Of course, you must help take it all down after the holidays.
Does someone you love need the lawn cut regularly? That's a good gift for spring and summer along with other gardening help in the season and washing windows after winter is done.
If someone who loves gardening has downsized and no longer has a yard, consider some indoor gardening – flowers for color or, perhaps, an herb kit for the kitchen. Another reader suggestion is bird seed and replacement bird feeders.
You get the idea. There are a lot of things in this category.
I a mixed on e-readers. It is popular with some elders and many libraries now have the technology to let members borrow e-books. On the other hand, many old people like “real” books made of paper.
If you do give an e-reader, certainly throw in a couple of books with it that you know will be enjoyed and do point out the hundreds of free books on most download sites. I think this is a sensational idea for readers who have downsized and don't have the room anymore for bookshelves.
For people who already have the e-reader hardware, a gift certificate to Amazon or other book download sites is a good thing.
For paper reading, you might consider a high-end magnifying glass. I realize it's low tech, but it is an enormous help with small print that, unlike on computers, cannot be enlarged. I have one next to the bed where I read a lot and another on my desk which frequently gets carried to the kitchen for the small print on food packages.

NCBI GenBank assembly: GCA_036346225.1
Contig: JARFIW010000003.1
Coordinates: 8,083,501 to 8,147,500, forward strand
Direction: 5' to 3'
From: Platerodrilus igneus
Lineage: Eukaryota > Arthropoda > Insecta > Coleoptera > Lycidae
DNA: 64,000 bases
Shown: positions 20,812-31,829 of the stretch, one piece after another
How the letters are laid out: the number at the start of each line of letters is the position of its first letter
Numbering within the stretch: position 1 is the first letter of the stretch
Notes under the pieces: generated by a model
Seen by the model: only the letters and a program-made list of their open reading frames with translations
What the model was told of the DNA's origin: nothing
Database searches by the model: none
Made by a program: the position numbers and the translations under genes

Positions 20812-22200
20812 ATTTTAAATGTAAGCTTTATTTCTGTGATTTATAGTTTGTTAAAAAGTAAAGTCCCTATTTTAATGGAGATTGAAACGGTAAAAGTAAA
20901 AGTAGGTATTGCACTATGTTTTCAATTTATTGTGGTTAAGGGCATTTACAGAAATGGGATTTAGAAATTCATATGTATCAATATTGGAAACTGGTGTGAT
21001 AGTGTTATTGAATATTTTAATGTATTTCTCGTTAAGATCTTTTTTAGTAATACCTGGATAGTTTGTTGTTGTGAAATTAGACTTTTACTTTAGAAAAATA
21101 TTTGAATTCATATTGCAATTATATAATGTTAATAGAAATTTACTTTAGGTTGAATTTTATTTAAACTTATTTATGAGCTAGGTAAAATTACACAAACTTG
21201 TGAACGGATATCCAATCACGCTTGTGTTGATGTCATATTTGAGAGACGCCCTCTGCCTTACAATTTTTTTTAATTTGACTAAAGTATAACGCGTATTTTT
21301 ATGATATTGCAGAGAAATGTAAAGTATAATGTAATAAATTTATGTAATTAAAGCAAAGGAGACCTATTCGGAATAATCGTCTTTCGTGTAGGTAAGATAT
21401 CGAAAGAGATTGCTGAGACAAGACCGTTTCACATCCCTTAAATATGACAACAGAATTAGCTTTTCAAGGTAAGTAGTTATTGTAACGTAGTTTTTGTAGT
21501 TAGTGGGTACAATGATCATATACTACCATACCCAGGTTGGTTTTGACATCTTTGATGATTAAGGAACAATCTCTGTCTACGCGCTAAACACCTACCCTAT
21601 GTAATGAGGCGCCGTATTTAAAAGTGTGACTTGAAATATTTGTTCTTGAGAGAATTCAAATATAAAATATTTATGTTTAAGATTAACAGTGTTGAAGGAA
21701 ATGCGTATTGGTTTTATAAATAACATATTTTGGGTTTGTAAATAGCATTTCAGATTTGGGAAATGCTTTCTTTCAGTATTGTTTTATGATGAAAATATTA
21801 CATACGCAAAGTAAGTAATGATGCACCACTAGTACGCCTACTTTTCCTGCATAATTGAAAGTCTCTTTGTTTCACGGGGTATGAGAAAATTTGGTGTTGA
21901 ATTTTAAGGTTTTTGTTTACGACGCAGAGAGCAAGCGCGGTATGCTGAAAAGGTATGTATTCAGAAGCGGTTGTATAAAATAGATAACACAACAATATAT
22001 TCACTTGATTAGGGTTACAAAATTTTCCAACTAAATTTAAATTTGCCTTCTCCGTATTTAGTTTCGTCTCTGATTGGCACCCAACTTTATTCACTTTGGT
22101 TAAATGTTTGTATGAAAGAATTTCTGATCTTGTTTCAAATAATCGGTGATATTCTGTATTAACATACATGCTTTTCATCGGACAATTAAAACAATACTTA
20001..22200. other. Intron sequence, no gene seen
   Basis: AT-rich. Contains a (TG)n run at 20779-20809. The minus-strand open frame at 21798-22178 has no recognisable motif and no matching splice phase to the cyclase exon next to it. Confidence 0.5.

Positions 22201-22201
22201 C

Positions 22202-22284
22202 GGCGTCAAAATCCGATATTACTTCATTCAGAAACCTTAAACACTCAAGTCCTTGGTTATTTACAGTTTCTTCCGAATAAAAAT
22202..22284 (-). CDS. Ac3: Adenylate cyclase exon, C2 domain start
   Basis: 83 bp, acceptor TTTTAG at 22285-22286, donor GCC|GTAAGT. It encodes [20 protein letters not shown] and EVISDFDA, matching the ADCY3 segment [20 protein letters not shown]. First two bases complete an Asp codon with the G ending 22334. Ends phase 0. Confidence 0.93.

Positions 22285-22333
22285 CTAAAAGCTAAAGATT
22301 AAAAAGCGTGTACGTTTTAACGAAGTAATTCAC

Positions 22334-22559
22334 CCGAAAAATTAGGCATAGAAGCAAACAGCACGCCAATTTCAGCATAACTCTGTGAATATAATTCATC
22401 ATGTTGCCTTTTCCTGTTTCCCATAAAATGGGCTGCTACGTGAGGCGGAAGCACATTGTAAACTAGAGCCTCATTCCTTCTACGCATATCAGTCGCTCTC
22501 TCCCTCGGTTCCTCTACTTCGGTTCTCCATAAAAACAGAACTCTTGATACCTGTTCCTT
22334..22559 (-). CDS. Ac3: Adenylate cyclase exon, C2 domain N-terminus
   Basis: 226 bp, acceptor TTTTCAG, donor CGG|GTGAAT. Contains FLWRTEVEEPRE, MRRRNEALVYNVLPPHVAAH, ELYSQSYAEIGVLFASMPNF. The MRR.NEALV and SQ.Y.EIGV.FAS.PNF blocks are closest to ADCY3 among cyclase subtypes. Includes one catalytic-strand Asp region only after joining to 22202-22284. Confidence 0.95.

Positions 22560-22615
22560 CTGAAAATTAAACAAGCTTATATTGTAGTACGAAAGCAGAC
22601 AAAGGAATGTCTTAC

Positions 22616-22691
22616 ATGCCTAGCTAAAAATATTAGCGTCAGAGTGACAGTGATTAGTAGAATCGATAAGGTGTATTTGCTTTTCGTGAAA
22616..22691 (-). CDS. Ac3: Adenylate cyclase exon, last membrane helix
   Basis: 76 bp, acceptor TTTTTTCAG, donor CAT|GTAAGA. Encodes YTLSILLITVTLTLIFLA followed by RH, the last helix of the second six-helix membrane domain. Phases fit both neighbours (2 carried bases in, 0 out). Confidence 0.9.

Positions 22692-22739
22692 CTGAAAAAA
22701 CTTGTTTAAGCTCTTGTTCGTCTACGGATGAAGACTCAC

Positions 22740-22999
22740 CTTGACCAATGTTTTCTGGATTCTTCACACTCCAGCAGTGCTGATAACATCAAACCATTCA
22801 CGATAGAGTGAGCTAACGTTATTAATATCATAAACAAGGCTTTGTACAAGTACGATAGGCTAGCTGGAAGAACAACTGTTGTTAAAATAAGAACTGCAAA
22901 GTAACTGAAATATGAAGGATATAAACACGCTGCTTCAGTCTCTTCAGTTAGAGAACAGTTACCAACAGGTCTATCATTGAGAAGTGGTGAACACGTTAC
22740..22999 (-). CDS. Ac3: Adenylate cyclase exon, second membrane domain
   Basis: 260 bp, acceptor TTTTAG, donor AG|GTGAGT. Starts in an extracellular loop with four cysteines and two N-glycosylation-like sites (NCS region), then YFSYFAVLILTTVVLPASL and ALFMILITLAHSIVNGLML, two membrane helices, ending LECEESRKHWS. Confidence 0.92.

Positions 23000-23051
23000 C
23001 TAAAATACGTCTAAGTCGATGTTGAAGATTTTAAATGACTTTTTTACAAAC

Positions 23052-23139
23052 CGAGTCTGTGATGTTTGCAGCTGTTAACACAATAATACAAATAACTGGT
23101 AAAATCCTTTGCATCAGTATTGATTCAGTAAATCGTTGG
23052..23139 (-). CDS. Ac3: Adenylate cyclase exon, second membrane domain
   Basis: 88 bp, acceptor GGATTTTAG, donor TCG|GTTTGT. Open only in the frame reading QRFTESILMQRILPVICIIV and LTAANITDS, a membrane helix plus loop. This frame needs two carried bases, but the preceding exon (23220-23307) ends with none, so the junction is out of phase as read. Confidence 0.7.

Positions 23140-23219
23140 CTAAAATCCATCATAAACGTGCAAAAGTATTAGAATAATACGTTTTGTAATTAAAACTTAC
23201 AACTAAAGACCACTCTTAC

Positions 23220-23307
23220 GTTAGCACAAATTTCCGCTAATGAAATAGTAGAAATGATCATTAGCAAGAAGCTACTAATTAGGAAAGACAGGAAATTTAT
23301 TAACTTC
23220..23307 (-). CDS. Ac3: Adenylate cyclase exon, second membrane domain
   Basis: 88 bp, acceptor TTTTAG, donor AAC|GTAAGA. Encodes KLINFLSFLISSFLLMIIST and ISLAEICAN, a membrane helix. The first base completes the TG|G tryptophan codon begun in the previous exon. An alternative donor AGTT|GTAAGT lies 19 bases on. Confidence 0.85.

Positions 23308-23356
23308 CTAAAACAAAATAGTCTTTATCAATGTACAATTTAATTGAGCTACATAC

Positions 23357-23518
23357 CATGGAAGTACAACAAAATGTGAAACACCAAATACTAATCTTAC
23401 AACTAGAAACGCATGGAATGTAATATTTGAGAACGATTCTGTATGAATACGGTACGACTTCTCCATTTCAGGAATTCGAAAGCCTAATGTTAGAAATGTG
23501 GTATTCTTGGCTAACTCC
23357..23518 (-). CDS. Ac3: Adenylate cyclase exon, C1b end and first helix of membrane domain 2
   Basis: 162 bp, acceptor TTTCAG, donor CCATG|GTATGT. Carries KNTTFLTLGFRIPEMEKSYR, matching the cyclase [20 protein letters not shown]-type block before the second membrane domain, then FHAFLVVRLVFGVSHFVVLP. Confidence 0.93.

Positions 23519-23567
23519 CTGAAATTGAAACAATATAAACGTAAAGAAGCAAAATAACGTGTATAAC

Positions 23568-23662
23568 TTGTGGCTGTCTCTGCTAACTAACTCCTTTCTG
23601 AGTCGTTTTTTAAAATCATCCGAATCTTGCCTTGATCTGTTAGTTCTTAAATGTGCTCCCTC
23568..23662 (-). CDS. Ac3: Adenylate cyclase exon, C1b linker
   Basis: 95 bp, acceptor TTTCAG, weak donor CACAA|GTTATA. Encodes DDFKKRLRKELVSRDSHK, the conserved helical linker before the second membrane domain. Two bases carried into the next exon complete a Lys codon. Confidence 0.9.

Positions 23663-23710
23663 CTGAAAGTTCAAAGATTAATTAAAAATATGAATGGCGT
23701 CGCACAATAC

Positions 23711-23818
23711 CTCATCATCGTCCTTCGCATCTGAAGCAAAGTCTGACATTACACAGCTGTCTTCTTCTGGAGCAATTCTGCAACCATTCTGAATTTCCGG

And batteries, lots and lots of batteries for all the things we have nowadays that need them.
SAFETY AND HOME
One year, a reader mentioned night lights. Take a look around next time you visit and see if they may be needed. There are simple ones and playful, fantastical ones that are fun.
If an elder lives alone, consider a personal medical emergency service. Anyone, no matter how active and vital, can find themselves in need of emergency help with no telephone in reach.
A purchase of such an alert gizmo with the service contract paid for each year can be a good peace-of-mind gift. A large number of companies provide this service so you should check them out thoroughly and get recommendations before subscribing.
Also, installing grab bars in the bathroom is a good safety idea that is likely to be appreciated.
A couple of readers have mentioned a collection of greeting cards for a variety of occasions and don't forget the postage stamps to go with them. Help with writing notes and addressing cards is good for arthritic friends.
If you can afford it, you could hire a cleaning service for once a month or if that's too expensive, maybe one big cleaning event for spring.
If you are giving practical gifts or home-made certificates for trips to stores or the movies or taxi vouchers, be sure to include a token physical gift, something to unwrap. It doesn't need to be costly: a favorite candy, a pretty scarf, a bottle of wine, a box of special cookies.
This list, lengthy as it is, is only a starting point. Now it's time for your suggestions.:
What gifts have you been most pleased to receive?
Which ones you have given were successful choices?
And what have you given or received that was a mistake?